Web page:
The government has ruled out further use of the much-derided private finance initiative (PFI/PF2) for new buildings, but RHICs have been proposed by ‘Community Health Partnerships’, a government subsidiary, as a way of raising private capital for NHS infrastructure projects in a new form of public-private partnership. According to the HSJ, ‘Community Health Partnerships’ plans to establish six such RHICs in England. If the Treasury can sort out the accounting and keep the development off the public expenditure account, that is. Don’t hold your breath waiting for this, but do appreciate the creative re-badging of PFI.
Follow the money 2!
The pharmaceutical industry has stalled in recent years, but the money is moving again. Neuroimmunology is attracting attention both from Universities and industry, an example being the government-funded UK Dementia Research Institute.
Drug development in neuroimmunology is expected to grow substantially in the 8 major markets (US, France, Germany, Italy, Spain, UK, Japan, and Australia), fuelled by deeper understanding of underlying pathologies, advances in neurogenetics, and the potential to develop drugs with targeted therapy mechanisms. New advances in neuroimmunology may also help physicians make decisions on combination therapies.
Drugs in the pipeline are predictable, for Alzheimer’s disease (AD) and Multiple Sclerosis (MS), but no doubt there will be other spin-offs, even if efforts to cure Alzheimer’s Disease or MS fail. For more details, please visit: Neuroimmunology Drug Development
National Health Executive has picked up a CQC story (7/3/19) about private ambulance services being used by the NHS, arguing patients are being put at risk because of insufficient staff training, unregistered ambulances, and poor safety procedures. The CQC has urged private providers and commissioners to do more to make patients safe after its inspectors found a number of problems. Many private ambulance services have a poor understanding of governance and weak recruitment processes.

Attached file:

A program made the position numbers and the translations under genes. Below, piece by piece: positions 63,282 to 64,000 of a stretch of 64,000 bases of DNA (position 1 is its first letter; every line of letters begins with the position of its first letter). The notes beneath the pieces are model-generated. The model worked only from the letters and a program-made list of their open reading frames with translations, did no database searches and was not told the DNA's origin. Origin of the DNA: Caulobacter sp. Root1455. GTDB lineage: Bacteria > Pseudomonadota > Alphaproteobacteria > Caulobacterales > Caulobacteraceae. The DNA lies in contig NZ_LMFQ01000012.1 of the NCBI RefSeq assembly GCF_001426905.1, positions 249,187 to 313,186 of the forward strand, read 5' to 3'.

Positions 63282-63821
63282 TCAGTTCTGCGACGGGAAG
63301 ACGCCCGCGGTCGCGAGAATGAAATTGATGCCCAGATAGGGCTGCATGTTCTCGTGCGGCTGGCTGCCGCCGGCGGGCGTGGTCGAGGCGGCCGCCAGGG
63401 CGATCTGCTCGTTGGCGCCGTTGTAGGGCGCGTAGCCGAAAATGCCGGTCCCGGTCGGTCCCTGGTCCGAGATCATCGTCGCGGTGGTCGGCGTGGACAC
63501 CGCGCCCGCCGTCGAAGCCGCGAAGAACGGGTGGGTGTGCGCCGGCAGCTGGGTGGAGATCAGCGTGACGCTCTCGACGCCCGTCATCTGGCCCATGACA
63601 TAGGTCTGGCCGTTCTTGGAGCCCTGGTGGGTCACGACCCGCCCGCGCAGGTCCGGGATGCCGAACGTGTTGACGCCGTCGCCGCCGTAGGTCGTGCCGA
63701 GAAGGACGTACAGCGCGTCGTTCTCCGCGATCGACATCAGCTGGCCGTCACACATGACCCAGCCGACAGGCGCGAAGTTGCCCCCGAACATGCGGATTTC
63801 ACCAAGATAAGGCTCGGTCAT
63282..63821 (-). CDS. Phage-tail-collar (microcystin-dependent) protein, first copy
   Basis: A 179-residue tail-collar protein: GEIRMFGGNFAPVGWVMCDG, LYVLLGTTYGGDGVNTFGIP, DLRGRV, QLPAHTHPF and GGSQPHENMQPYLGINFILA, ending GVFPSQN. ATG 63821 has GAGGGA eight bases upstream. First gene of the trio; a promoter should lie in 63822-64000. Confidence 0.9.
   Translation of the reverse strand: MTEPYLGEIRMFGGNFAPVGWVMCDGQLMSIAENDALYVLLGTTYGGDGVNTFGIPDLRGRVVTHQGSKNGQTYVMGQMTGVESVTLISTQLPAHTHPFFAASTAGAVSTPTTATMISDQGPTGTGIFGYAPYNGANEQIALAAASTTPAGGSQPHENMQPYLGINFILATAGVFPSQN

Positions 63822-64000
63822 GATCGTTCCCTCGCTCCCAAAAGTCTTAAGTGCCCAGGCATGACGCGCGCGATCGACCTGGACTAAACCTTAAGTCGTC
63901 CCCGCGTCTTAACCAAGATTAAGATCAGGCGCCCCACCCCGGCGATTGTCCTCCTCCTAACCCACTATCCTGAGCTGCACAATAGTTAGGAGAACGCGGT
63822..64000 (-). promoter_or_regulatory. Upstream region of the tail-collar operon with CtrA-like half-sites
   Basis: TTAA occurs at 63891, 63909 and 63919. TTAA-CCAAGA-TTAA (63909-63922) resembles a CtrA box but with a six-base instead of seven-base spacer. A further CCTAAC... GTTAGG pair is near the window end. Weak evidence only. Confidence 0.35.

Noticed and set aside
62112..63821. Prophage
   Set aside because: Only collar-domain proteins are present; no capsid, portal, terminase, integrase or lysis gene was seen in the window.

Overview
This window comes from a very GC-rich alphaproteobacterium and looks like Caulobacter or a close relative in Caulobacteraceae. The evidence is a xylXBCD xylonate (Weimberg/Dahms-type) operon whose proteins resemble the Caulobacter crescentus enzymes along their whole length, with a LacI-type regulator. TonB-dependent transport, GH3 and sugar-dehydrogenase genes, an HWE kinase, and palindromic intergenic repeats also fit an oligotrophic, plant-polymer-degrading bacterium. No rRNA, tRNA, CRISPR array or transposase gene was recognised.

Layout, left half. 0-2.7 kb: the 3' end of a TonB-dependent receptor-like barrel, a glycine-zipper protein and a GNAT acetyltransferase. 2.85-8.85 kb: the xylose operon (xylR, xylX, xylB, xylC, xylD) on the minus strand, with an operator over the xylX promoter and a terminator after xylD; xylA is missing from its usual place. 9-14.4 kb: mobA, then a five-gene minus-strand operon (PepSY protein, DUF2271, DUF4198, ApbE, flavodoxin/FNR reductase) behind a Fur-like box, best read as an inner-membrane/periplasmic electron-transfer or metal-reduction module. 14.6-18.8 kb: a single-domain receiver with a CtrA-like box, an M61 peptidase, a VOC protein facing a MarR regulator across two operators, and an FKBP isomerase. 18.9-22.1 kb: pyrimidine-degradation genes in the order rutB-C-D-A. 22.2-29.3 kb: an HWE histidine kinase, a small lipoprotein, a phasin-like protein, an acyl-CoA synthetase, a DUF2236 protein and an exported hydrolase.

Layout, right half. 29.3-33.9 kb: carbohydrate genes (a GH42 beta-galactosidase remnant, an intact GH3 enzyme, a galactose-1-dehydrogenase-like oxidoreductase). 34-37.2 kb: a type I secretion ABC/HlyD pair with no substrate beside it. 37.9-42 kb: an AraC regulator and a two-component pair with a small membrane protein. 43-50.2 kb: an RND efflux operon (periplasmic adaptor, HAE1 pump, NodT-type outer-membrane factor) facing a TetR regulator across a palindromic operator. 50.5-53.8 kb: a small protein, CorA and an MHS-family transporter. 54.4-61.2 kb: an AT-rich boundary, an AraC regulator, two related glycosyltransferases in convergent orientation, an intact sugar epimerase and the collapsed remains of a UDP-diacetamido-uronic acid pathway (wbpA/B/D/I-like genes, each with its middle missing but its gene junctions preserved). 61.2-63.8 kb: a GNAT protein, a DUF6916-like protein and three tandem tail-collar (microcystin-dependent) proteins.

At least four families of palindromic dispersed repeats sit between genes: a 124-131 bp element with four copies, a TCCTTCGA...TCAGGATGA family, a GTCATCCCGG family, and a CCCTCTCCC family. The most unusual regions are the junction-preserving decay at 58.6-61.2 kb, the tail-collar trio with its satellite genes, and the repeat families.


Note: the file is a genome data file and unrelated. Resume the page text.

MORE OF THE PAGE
According to NHE “many private providers offered no or very limited staff training, and concerns were also raised over the management of medicines – with some services showing a lack of understanding around controlled drugs and the need for safe administration and storage”. The CQC reported alarming cases of poor practice, such as one private ambulance provider who left “an extremely confused dialysis patient” wandering the streets after the crew didn’t make sure he had got to his home safely. In other cases, a provider was based in a hotel room and did not store controlled drugs appropriately; a paramedic left their drug bag under their bed in a B&B; and another held morphine books with pages missing and incorrect entries. The report said some patient transport services were operating in a manner “more like a taxi” than an ambulance service. Source: http://www.nationalhealthexecutive.com
If you think the NHS provides poor quality care have a look at 2018 Shkreli Awards (https://lowninstitute.org/shkreli-2018) from the USA — a top ten list of the worst examples of profiteering and dysfunction in health care. Go to their website to see the full list of awardees, chosen by a panel of patient activists, clinicians, and health care journalists.
Among the top ten this year: